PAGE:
“It won’t change anything.”
“Hush. You let me handle it. And eat your pie.”
“Yes ma’am. Uh, thanks.”
“Hey, Honey. You look down. Feeling okay?”
“Little tired. Don’t look at me like that, Sarah. I’m fine. You need to stop worrying so much. It’s not good for you.”
“I ain’t licked yet.”
“We, Jack. We’re not licked.”
“Slave driver. Now, you didn’t come in here just to make sure I’m still alive and kicking. My parental senses are tingling. I reckon this is about Ban.”
“So I’ve been told. He still whining about the farm?”
“Darlin’, you know I want him to be happy. If there was any other way– But there’s not. You know what Dr. Hunkle said. There’s just not enough time. Lindsay will be too young.”
“I don’t want to talk about it. I can’t.”
“Fine. Have it your way. Ignore the elephant sitting on the rug.”
“Never mind. You wanted to talk about Ban. What’s that boy gone and done now?”
“Promise you won’t get mad.”
“Damn. More fights at school?
“Got himself arrested for joyriding?”
“Yep. Went and got himself a full scholarship to Woodsonian University.”
“Woodsonian? That’s great! I bet he was hopping with excitement. He—”
“—he can’t go.”
“Don’t jump the gun here. I’ve been thinking.”
“Why can’t he attend Woodsonian U, sow his oats, paint his little heart out and then come back?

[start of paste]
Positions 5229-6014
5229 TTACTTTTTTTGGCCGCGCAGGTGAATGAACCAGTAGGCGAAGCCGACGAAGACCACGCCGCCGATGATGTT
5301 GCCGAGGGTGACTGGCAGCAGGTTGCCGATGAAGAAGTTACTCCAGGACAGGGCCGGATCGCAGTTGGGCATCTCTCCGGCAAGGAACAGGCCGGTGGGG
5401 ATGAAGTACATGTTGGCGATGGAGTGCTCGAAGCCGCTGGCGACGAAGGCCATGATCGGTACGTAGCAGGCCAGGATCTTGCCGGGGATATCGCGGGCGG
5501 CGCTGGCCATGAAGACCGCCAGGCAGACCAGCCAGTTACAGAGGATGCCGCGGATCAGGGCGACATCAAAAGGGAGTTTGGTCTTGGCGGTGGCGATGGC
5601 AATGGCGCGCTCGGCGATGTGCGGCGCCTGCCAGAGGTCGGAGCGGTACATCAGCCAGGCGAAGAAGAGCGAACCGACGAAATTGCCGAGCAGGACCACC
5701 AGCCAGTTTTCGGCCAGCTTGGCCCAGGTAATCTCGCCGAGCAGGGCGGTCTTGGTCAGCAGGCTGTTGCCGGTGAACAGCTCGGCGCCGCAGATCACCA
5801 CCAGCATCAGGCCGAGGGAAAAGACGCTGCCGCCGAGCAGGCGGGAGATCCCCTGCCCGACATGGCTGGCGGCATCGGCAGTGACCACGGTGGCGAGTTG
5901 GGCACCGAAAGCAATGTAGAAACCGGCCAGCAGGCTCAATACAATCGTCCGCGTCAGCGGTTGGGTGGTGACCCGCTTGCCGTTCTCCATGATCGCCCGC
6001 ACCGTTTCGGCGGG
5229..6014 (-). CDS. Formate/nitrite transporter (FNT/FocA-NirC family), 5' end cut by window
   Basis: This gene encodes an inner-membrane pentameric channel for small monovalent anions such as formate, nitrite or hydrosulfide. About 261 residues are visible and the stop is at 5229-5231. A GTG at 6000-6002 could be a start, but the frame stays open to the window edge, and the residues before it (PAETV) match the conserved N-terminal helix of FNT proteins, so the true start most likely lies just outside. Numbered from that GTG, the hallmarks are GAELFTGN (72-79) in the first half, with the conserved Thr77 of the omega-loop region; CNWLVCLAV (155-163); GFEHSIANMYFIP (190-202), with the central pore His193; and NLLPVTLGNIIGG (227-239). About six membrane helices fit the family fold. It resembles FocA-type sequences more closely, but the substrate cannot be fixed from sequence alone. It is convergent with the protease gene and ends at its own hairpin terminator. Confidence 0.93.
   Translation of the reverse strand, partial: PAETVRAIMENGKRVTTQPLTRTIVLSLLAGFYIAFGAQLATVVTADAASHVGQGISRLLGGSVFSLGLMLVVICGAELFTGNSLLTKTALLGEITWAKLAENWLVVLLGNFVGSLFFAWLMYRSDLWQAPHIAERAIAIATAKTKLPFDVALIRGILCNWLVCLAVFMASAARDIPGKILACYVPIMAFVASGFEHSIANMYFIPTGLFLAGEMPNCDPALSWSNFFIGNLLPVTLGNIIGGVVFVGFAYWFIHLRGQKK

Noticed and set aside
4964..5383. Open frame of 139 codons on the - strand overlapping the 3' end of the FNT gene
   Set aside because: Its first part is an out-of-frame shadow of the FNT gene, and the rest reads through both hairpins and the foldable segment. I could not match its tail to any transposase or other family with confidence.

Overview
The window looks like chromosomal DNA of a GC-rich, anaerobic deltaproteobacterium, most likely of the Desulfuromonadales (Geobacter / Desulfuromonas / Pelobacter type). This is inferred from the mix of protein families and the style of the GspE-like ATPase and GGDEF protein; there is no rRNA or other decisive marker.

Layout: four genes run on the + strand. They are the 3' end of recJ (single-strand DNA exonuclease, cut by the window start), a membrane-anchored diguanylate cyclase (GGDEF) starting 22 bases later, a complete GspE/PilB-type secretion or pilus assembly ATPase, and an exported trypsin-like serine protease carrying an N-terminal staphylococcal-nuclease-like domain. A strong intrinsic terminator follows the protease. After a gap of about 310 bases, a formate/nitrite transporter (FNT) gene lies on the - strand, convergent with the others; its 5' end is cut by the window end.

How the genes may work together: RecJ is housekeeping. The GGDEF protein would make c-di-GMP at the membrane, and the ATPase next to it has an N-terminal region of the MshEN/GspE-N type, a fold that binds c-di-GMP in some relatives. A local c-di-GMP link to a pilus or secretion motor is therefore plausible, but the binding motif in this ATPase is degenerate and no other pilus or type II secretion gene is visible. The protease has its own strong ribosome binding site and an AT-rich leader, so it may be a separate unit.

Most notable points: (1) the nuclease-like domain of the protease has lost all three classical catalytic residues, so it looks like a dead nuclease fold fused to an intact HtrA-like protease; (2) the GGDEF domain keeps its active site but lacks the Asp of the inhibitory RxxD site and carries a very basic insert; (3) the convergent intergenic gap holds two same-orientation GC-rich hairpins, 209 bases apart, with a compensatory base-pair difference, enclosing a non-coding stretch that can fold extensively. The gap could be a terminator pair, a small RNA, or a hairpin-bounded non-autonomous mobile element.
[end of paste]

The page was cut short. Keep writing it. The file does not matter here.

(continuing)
“’Cause it won’t be enough, Sarah. You been listening to the boy? He wants to make it big—hell, he probably could with enough elbow grease and luck—run off to Sim City and rub elbows with the artsy set and make something of himself. He doesn’t want to come back here to the boonies and grow corn. I wish….”
“Hell, it don’t matter what I wish.”
“Jack…keep this up and he’ll wind up hating you.”
“Better he hate me when the time comes. It’ll be easier.”
“It won’t be easier. It’ll be a million times worse. I wish you’d never started moonlighting at the Facility.”
“We needed the money, Sarah. Still do. At least they’re covering all the medical.”
“Because they want to study you like you’re a damn guinea pig. It’s nothing but a bribe to keep you from blowing the whistle on them.”